1. I would like to congratulate you and thank you for all your hard work during this session. It has been a long and hard slog—but, with a bit of luck, we can go away in the knowledge that three major elements of our manifesto are now on the statute book.
2. The programme we have implemented in this first session has been based on the aim of increasing opportunity: —opportunity for parents to have a greater say in the education of their children —opportunity for tenants to have more choice and influence on their own housing —opportunity for local electors to make their councils more accountable.
3. Although we will still have a bit of work to do on this session's programme when we return, we also have an important and busy programme for the next session too. At the forefront, we will have our two major privatisation measures for the electricity and water industries; both are substantial pieces of legislation requiring considerable care and attention but they offer the opportunity to make a further major advance in the spread of share ownership and a further contraction in the state sector.
4. We will also continue to maintain our vigilance on the economy. Both Nigel Lawson and I are determined to choke off any sign of resurgence of inflation before it is allowed to take root. It was a long and painful battle to get inflation down—we will not flinch now from taking the necessary steps to keep it down. But do not be misled by the Press—under the Chancellor's [end p1] stewardship, the economy is stronger than it has been for generations.
5. Next session, we will also have to focus on the European elections, now only eleven months away. As the influence of Europe in our lives increases, these elections achieve even greater significance and it is vital that we get as many of our supporters out to vote as possible. We must stress that we Conservatives are in the lead in opening up European markets to business in order to create at last a genuine Common Market; at the same time, we will resist the growing Socialist influence in Europe-having fought to strip away controls and bureaucracy in this country, we have no intention of allowing them to resurface in Brussels.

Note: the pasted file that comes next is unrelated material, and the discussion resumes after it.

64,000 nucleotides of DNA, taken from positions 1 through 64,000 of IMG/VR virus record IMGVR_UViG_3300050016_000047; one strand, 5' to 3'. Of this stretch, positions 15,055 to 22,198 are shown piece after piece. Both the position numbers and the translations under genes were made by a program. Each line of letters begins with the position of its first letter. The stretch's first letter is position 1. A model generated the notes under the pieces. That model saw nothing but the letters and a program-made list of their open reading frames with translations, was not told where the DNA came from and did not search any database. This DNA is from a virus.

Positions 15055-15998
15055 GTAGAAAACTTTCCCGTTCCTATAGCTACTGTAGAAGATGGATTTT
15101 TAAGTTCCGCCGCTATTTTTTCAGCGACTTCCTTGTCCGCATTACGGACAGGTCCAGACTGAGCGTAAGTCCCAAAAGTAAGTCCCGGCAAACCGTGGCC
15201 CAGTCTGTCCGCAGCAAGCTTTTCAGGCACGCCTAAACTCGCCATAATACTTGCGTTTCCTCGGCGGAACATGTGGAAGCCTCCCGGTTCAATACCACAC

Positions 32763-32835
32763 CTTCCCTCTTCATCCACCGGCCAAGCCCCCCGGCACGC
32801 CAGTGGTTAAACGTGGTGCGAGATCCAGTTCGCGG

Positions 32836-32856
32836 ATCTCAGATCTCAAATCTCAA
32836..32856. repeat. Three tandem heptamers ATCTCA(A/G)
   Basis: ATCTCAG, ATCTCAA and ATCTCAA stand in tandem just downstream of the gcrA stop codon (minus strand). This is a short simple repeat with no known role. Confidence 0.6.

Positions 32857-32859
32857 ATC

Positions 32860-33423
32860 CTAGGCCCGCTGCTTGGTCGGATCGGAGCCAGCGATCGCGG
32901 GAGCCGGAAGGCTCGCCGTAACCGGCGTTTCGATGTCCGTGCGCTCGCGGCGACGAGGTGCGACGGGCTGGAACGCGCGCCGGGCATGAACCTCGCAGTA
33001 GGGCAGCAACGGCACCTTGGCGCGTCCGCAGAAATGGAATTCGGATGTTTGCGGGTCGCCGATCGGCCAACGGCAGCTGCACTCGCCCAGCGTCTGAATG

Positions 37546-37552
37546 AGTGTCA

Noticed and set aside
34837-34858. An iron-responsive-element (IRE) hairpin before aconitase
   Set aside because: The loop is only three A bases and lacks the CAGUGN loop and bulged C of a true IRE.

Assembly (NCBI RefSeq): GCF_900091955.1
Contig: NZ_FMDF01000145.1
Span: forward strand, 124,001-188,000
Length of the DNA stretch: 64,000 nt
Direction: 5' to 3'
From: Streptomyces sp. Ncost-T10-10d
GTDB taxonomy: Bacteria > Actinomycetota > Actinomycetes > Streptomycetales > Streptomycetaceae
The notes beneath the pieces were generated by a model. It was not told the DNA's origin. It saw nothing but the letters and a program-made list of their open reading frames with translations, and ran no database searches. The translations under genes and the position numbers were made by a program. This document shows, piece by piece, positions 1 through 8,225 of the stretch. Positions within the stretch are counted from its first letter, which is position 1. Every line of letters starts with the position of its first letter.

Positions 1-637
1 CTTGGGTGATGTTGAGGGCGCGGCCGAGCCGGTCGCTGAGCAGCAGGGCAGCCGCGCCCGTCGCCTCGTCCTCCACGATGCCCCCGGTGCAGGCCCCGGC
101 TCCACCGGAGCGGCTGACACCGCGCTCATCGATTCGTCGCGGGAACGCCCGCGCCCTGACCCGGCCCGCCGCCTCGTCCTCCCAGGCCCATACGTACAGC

6. Our more fundamental task is to try to create a better place to live in. A thriving economy is a necessary but not sufficient condition. We must recreate a sense of pride in one's community. Instead of asking what they are entitled to receive, people should consider what they are obliged to give. It is this change in the moral climate which is our long term aim. Prosperity brings obligations as well as greater freedom of choice.
7. All of you should now go and take well-earned holidays: you will need all your strength for when we return. But you can leave in good spirit—the Kensington by-election was a magnificent triumph and, in no small part, due to the marvellous effort of the Conservative Parliamentary Party who turned out in such great numbers.
One year into our last Parliament, we lost Portsmouth South to the Alliance (since won back). One year into this Parliament, we are holding by-elections and gaining steadily in strength. (2) The Times, 22 July 1988 [end p2]
Thatcher strives to keep ‘quite brilliant’ Lawson on the team
With Tory MPs anxious that Mr Nigel Lawson, Chancellor of the Exchequer, might have been so irritated by recent criticisms of his policy that he might quit his post, Mrs Thatcher last night was clearly straining every sinew to keep him within the Government.
Mr Lawson made it clear in a speech last night that he will continue to run the economy his way, and that that includes intervening in the foreign exchange markets where necessary, despite Mrs Thatcher's views that “you cannot buck the markets” .
There has been deep dismay among Conservative MPs at the criticism of Mr Lawson from Sir Alan Walters, Mrs Thatcher's former economic adviser who is on his way back to 10 Downing Street next year.
Some MPs fear that such criticism, following the tension which has existed between Mrs Thatcher and her Chancellor since their public dispute over exchange rate policy in March, could provoke Mr Lawson into leaving the Government and pursuing a lucrative career in the City.
Almost alone among her ministers he has the strength to defy her, because he has an alternative career available and no ambition to be Prime Minister himself.
Yesterday Mrs Thatcher three times endorsed Mr Lawson 's record in the Commons at Question Time. Then, giving her end-of-term address to Conservative MPs at the 1922 Committee, she heaped the most extravagant praise on the Chancellor's head.
She told MPs that his Budget this year had been “quite the most brilliant we have seen” . It was, she said, “brilliant in concept, brilliant in drafting and brilliant in delivery” . In bringing the country through the stock market slump last October “Nigel handled everything marvellously” .
The mood of the meeting had already been made plain to Mrs Thatcher when Mr Cranley Onslow, chairman of the 1922 Committee, pointedly referred to how they all admired the Chancellor, setting off a desk-banging chorus of approval.
Mr Lawson has now had two enthusiastic endorsements in three days from Tory MPs, who are deeply grateful for his part in winning the last election and who are determined that he should stay on as Chancellor to deal with any problems threatening on the economic front over the next few months. …